Second, you must clone the mesh with the vertex structure you want and then you can use D3DXComputeBoundingSphere().
    I've read the MSDN articles on all these functions.

    I don't think i should have to clone anything. When I load my mesh from the .x file, Directx automatically creates a vertex buffer of the appropriate vertex structure. I can obtain a pointer to this vertex buffer using the function ID3DXBaseMesh::GetVertexBuffer.
    I don't think i should need to even know they vertex format being used, since I can get the step size, and that's theD3DXComputeBoundingSphere needs. (They even say "Use GetNumBytesPerVertex, D3DXGetFVFVertexSize, or D3DXGetDeclVertexSize to get the vertex stride").

    If vertex buffers are arrays of verteces, then shouldn't the address of the buffer be equivalent to the address of the first vertex in the array? if this is the case, then I should be able to dereference the pointer to the pointer to the vertex buffer to get the pointer to the start position?
    Frogblast the ventcore!

  8. #8
    Super Moderator VirtualAce's Avatar
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    What I said to do will work. When you load the mesh initially you are relying on ID3DXMesh's default vertex type which may not be the type you want. It is most likely not the type you want. To alleviate this you clone the mesh. You can get away with using the default type until you try to do more advanced things with the mesh like you are trying to do. All D3DXComputeBoundingSphere is doing is finding the min and max vertex positions, computing center off of that, and then computing radius from that as well. In order to do that it must have an array of D3DXVECTOR3 vectors so it can compute correctly. In order to get these you must provide a vertex type and stride.

    You should take notice what D3DXComputeBoundingSphere does. It computes a bounding sphere for the 'mesh' not for a specific ID3DXMesh. In other words it has nothing to do with ID3DXMesh.

  9. #9
    Registered User Vick jr's Avatar
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    Quote Originally Posted by Bubba View Post
    What I said to do will work. When you load the mesh initially you are relying on ID3DXMesh's default vertex type which may not be the type you want. It is most likely not the type you want. To alleviate this you clone the mesh. You can get away with using the default type until you try to do more advanced things with the mesh like you are trying to do. All D3DXComputeBoundingSphere is doing is finding the min and max vertex positions, computing center off of that, and then computing radius from that as well. In order to do that it must have an array of D3DXVECTOR3 vectors so it can compute correctly. In order to get these you must provide a vertex type and stride.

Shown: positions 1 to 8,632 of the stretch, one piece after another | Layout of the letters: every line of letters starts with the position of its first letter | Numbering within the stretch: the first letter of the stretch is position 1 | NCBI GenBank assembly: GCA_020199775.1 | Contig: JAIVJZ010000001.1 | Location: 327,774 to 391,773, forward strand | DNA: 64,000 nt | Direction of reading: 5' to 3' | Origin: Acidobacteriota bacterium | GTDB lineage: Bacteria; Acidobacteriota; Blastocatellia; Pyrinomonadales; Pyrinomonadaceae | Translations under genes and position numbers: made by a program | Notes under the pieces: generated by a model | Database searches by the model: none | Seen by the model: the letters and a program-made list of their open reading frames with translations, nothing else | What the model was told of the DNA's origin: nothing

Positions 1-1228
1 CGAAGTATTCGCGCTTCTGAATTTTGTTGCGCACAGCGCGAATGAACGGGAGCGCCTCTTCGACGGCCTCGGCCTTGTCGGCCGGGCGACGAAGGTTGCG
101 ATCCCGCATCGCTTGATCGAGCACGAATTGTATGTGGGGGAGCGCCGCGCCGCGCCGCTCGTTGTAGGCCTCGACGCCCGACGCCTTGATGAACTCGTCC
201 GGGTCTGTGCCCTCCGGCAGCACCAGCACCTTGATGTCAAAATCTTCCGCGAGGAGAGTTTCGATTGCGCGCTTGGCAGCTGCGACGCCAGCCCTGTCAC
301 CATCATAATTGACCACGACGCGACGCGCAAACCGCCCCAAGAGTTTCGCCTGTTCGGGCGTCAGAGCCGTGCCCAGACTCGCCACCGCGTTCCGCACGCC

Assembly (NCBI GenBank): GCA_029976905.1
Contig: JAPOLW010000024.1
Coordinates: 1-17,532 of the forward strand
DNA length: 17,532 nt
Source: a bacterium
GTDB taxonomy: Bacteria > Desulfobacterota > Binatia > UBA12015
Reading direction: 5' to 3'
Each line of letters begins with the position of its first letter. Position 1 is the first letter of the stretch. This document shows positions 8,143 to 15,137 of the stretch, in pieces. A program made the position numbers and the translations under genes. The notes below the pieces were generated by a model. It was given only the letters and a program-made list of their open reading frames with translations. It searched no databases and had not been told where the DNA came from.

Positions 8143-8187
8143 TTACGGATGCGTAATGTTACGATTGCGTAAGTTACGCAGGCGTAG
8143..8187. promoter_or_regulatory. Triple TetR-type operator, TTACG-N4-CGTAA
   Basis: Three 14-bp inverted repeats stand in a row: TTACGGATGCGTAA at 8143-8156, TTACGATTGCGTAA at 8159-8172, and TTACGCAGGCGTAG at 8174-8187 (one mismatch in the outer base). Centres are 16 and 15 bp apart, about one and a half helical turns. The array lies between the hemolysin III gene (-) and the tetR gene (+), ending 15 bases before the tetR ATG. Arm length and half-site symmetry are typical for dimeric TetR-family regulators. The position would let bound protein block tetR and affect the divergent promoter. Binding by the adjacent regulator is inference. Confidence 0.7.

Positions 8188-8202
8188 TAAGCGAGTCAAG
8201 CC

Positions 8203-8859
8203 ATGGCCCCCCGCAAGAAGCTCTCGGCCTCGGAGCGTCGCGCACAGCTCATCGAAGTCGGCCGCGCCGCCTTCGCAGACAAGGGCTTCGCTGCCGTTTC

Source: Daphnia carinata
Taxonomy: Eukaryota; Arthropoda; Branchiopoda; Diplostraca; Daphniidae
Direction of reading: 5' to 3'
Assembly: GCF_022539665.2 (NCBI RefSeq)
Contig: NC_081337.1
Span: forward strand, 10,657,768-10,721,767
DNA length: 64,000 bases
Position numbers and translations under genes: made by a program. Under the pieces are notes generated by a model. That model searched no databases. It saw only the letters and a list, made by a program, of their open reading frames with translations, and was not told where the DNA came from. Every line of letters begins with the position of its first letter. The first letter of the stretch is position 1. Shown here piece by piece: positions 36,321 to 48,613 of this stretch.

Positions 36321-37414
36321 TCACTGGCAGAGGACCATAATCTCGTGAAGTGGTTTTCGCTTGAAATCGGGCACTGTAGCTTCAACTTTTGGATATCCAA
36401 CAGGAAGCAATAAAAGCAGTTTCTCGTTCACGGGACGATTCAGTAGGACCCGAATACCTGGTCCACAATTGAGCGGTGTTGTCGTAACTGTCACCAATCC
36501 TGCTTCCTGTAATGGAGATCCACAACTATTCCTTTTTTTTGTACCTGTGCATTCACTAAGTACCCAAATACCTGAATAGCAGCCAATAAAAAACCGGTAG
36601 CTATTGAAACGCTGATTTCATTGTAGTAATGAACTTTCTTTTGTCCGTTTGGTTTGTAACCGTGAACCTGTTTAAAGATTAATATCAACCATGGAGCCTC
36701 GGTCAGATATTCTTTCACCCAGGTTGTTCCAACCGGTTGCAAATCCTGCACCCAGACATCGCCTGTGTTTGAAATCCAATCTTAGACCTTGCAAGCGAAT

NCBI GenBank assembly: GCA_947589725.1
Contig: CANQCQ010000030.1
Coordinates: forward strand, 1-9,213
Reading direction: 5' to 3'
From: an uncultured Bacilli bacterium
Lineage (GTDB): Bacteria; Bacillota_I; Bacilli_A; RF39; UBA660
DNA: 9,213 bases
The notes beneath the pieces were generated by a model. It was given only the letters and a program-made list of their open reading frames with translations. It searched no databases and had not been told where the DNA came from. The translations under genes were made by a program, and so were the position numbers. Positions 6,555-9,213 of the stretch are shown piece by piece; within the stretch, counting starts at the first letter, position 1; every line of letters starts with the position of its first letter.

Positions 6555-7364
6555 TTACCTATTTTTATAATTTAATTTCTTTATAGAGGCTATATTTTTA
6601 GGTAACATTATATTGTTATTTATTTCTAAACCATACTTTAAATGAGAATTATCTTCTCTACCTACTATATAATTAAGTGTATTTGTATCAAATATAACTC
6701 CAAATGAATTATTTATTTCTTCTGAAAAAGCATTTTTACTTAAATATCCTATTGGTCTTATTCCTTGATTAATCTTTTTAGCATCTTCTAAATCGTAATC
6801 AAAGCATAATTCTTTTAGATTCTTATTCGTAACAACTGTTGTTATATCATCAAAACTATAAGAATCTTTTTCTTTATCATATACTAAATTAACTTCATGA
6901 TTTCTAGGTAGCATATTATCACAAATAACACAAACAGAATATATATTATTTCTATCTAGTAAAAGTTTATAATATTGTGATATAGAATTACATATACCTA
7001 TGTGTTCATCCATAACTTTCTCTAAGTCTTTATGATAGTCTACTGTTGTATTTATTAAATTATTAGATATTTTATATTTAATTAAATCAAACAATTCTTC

You should take notice what D3DXComputeBoundingSphere does. It computes a bounding sphere for the 'mesh' not for a specific ID3DXMesh. In other words it has nothing to do with ID3DXMesh.
    I need only provide the address of the vertex in the buffer to start computing with, the number of verteces to compute, and the size of each vertex. I can get all of this information directly from my mesh as follows (using code from Using the ID3DXMesh Class)...

    Code:
    void Mesh::getBoundingRadius(float* pBoundingRadius){
    	
    	D3DXVECTOR3 center;
    	LPDIRECT3DVERTEXBUFFER9 pVBuf;//pointer to vertex buffer
    	if (SUCCEEDED(g_pMesh->GetVertexBuffer(&pVBuf))) {//get the address
    		D3DXVECTOR3* pVert;//pointer to first vertex in buffer
    		if (SUCCEEDED(pVBuf->Lock(0,0,(void **) &pVert,D3DLOCK_READONLY))) {
    			//compute bounding radius
    			D3DXComputeBoundingSphere(
    				  pVert,			
    				  g_pMesh->GetNumVertices(),		
    				  g_pMesh->GetNumBytesPerVertex(),	
    				  &center,							
    				  pBoundingRadius					
    			);
    			//add the largest component of the center vect to the radius so the center can be 0 and the radius will encompas entire mesh
    			*pBoundingRadius+=max(max(abs(center.x),abs(center.y)),abs(center.z));
    			pVBuf->Unlock();
    		}else{
    			MessageBox( NULL, L"could not lock vertex buffer", L"getBoundingSphere", MB_OK );
    		}
    	}else{
    		MessageBox( NULL, L"error getting vertex buffer address", L"getBoundingSphere", MB_OK );
    	}
    }
    I've tried it and the above code works perfectly for getting the bounding radius (I'm not sure if the rest of my math is working though). An even better way would be to use the mesh's LockVertexBuffer method, which locks the vertex buffer and returns a pointer to it. I'll try that next.
    Frogblast the ventcore!

  10. #10
    Super Moderator VirtualAce's Avatar
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    Pretty much the same thing I said. I wouldn't rely on the default vertex type for ID3DXMesh.